Cryptocurrency mining hackers, a new breed of hackers who are mostly motivated by monetary gains, are on the rise. They have grown in terms of their sophisticated attacks using what is popularly known as crypto hacking techniques to take command of their victims’ computers.
In recent months, a new crypto jacking malware has been raging, its name is Shellbot and was first discovered in 2005. Shellbot is a Trojan malware which has undergone a series of updates to the current iteration. In the latest report by Boston-based security firm Threat Stack, Shellbot has a few detrimental tricks up its ‘sleeve’.
Shellbot was redesigned to employ the SSH brute force technique to infiltrate Linux-based systems with weak passwords to commandeer the system towards mining the privacy-focused Monero cryptocurrency. The latest iteration of the malware has more capabilities including shutting other miners in order to allocate more computing resources towards the hackers’ mining gimmicks. As stated by the authors of the report,
“The main goal of this campaign appears to be monetary gain via crypto mining and propagating itself to other systems on the internet.”
With this capability, it seems that the new iteration of the malware is more focused towards attacking miners as opposed to general computing devices. Since miners are more powerful than normal office computing systems, once the malware infects a mining rig, it is able to command more processing power. Furthermore, most mining setups are using Linux-based operating systems that are target operating systems for the malware.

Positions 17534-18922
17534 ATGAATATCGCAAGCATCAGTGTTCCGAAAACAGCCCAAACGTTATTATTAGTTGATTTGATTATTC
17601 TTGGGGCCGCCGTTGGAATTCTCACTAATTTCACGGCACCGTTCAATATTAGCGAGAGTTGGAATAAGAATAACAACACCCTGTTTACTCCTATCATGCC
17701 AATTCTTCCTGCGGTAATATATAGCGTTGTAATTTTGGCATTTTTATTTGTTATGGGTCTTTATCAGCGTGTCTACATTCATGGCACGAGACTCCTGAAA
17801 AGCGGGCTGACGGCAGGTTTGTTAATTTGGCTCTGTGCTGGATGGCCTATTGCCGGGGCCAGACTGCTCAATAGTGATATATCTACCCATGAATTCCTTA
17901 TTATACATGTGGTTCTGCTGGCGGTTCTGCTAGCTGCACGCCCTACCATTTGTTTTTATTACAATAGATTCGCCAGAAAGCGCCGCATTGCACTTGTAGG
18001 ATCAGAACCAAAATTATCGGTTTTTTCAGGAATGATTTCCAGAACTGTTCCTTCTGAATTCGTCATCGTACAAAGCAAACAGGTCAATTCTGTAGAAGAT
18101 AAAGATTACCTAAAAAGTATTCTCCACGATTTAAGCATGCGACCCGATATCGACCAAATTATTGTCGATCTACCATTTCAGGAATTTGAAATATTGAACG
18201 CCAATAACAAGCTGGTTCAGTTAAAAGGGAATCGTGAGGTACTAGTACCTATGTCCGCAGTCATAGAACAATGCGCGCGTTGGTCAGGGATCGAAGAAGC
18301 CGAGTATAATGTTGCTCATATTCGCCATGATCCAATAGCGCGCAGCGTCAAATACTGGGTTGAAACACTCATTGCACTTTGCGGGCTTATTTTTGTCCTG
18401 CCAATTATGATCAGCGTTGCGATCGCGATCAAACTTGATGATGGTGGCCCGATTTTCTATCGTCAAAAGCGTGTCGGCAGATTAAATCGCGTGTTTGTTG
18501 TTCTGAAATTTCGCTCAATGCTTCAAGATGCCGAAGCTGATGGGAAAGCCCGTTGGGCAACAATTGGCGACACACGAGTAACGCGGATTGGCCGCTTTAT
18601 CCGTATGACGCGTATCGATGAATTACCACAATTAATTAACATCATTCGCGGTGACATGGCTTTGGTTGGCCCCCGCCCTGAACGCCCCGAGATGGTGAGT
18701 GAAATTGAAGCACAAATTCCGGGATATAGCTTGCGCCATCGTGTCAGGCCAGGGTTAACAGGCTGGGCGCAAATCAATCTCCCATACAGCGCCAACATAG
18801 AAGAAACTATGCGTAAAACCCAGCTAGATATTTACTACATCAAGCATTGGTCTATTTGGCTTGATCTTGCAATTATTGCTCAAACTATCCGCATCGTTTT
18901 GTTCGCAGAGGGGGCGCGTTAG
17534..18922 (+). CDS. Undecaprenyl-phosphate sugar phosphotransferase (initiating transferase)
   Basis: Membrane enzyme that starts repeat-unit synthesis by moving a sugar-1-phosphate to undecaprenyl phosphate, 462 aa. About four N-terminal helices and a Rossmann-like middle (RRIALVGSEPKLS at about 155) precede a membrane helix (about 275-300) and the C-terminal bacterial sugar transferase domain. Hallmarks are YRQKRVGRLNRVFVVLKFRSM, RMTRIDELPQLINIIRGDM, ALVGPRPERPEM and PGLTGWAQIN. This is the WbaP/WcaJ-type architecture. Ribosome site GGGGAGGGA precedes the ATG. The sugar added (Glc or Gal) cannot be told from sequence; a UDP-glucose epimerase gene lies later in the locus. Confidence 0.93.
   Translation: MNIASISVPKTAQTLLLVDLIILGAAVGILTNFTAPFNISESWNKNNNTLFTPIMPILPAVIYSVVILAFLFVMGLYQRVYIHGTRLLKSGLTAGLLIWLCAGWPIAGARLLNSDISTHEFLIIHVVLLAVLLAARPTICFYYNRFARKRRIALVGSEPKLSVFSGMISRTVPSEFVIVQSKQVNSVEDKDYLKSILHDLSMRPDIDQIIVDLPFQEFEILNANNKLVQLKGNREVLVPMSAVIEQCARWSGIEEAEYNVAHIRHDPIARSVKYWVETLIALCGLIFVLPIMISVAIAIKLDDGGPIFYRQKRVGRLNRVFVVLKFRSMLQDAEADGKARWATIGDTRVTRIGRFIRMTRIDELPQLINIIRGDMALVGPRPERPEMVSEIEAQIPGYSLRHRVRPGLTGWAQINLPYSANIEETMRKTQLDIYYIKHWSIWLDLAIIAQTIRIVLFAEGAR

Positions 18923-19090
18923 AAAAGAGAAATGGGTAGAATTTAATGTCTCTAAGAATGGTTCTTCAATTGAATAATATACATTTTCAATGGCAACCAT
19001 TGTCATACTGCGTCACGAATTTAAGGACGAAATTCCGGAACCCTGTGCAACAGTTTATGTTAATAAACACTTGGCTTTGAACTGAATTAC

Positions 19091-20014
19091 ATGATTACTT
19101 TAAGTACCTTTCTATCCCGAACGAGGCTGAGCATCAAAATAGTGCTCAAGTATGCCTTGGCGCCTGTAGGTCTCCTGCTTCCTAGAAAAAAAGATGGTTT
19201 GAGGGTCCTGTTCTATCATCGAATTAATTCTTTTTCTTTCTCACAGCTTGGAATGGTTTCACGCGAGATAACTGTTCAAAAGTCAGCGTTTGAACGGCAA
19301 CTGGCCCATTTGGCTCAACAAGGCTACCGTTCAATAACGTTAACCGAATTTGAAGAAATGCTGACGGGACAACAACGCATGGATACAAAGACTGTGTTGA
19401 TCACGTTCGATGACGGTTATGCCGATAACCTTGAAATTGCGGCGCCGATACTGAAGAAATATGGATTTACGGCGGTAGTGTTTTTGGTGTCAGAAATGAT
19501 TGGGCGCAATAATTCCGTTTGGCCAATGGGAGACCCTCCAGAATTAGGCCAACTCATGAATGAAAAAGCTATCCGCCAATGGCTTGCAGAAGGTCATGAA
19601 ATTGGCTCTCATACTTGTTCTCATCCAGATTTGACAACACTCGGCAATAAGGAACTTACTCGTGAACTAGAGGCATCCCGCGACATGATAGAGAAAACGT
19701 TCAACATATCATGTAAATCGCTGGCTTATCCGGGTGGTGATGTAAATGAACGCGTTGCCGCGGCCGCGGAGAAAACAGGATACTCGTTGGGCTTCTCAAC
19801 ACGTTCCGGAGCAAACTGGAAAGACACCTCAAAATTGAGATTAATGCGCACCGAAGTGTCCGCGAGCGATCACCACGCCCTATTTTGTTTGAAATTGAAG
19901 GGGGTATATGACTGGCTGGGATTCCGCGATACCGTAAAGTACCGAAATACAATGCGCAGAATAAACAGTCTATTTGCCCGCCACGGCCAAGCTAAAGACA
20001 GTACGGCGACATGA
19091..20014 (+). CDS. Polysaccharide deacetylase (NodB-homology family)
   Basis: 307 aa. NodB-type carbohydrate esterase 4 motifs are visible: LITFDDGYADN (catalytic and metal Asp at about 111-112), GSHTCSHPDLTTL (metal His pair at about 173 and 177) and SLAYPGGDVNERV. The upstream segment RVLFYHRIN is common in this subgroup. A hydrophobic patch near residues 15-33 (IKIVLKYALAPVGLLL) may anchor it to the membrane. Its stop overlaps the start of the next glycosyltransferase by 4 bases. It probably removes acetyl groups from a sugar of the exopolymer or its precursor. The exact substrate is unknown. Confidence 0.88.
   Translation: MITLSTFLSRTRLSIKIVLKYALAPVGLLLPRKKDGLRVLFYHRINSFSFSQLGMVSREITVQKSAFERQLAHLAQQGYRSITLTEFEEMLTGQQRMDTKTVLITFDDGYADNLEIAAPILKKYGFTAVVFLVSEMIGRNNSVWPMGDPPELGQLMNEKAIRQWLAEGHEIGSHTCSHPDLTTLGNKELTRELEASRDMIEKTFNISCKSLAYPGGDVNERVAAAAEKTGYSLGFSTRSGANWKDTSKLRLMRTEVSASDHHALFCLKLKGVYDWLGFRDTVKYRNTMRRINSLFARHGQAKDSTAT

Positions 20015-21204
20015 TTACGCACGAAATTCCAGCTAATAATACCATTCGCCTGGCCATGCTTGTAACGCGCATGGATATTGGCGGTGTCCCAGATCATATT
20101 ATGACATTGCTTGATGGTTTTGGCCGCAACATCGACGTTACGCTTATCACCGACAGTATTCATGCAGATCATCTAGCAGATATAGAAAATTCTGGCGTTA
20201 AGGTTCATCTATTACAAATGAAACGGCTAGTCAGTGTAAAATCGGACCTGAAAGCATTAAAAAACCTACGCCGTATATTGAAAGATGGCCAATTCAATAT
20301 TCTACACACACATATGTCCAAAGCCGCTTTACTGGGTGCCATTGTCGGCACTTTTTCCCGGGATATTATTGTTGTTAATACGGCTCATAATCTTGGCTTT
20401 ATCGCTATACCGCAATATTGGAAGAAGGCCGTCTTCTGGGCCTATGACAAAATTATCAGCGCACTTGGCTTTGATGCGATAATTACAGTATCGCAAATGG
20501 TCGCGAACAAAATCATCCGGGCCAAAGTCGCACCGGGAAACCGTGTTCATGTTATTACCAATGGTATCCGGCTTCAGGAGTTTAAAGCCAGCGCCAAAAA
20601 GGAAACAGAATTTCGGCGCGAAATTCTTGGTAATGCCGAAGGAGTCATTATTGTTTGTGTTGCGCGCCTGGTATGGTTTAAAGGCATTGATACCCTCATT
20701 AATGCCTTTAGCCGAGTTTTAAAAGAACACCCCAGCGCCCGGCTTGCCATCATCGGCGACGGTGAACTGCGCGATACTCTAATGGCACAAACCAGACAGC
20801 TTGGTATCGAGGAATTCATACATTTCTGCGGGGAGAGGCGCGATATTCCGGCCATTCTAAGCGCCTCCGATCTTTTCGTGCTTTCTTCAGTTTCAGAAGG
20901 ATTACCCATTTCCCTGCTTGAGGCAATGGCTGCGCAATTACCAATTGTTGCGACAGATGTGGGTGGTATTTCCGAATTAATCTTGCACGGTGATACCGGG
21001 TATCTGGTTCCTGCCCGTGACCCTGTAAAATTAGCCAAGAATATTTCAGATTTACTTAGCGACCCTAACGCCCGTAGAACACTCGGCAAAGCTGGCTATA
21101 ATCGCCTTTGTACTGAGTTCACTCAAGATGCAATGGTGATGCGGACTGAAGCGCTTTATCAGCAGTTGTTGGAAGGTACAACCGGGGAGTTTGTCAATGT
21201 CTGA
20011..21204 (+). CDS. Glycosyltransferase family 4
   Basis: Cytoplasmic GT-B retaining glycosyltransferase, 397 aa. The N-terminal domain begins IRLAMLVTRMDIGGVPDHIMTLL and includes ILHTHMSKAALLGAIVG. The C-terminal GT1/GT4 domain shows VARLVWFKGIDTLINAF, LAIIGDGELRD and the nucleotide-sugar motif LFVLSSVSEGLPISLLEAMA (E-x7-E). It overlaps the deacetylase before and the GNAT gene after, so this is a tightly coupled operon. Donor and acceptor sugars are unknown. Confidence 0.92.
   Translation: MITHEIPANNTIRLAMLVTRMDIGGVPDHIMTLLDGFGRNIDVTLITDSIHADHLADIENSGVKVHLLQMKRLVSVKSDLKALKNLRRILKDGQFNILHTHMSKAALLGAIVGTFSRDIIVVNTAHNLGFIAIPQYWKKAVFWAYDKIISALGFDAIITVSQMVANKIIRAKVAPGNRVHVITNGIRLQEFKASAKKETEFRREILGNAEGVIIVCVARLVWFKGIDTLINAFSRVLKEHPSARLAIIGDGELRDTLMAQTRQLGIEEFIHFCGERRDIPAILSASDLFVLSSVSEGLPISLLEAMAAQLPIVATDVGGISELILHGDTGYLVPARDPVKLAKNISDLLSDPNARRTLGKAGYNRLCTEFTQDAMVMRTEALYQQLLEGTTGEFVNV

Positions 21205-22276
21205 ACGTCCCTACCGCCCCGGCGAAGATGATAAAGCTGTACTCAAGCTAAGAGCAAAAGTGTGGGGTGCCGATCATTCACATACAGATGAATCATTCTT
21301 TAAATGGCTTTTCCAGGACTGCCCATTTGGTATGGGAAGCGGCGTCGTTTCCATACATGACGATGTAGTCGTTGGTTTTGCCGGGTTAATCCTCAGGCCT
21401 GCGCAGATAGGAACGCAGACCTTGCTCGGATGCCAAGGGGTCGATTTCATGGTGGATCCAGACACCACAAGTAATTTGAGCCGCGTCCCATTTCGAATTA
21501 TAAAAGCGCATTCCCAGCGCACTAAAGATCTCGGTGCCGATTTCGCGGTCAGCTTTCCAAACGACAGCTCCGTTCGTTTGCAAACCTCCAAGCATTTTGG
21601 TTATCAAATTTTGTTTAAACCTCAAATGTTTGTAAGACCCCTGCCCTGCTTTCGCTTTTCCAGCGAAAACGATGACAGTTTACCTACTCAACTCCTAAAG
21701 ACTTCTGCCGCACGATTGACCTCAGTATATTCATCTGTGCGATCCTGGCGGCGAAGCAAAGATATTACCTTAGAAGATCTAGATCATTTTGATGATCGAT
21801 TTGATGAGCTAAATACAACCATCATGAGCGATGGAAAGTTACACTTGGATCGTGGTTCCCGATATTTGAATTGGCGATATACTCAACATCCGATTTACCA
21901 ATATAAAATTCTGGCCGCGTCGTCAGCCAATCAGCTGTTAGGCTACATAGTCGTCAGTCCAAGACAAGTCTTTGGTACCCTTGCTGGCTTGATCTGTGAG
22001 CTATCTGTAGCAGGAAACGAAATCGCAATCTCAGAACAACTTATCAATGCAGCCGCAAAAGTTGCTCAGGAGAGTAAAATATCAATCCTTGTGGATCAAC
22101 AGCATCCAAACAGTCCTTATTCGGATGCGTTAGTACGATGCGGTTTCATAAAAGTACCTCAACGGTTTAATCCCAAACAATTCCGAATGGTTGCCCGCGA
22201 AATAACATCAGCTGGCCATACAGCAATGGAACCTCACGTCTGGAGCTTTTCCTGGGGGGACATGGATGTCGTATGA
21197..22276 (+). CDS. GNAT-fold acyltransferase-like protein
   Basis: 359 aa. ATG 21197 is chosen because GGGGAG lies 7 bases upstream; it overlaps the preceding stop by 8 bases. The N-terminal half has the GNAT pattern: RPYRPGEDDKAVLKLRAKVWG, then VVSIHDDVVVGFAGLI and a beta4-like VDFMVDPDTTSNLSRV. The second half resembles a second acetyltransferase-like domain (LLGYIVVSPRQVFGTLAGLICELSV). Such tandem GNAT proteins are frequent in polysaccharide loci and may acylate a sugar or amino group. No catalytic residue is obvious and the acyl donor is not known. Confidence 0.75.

Threat Stack researchers found the malware in one of the security firms’ customer systems. The report does not mention the customer identity but reveals that the customer has a global presence. Analysis of the malware revealed that the malware was already pulling in about $300 per day through the crypto jacked systems and a total of over $8,000 for the entire period that the malware was operational on the machines.
Threat Stack’s Chief Security Officer said that,
“The threat actors behind this campaign have shown the ability and willingness to update this malware with new functionality after it has gained a foothold on an infected system […] They are fully capable of using this malware to exfiltrate, ransom or destroy data.”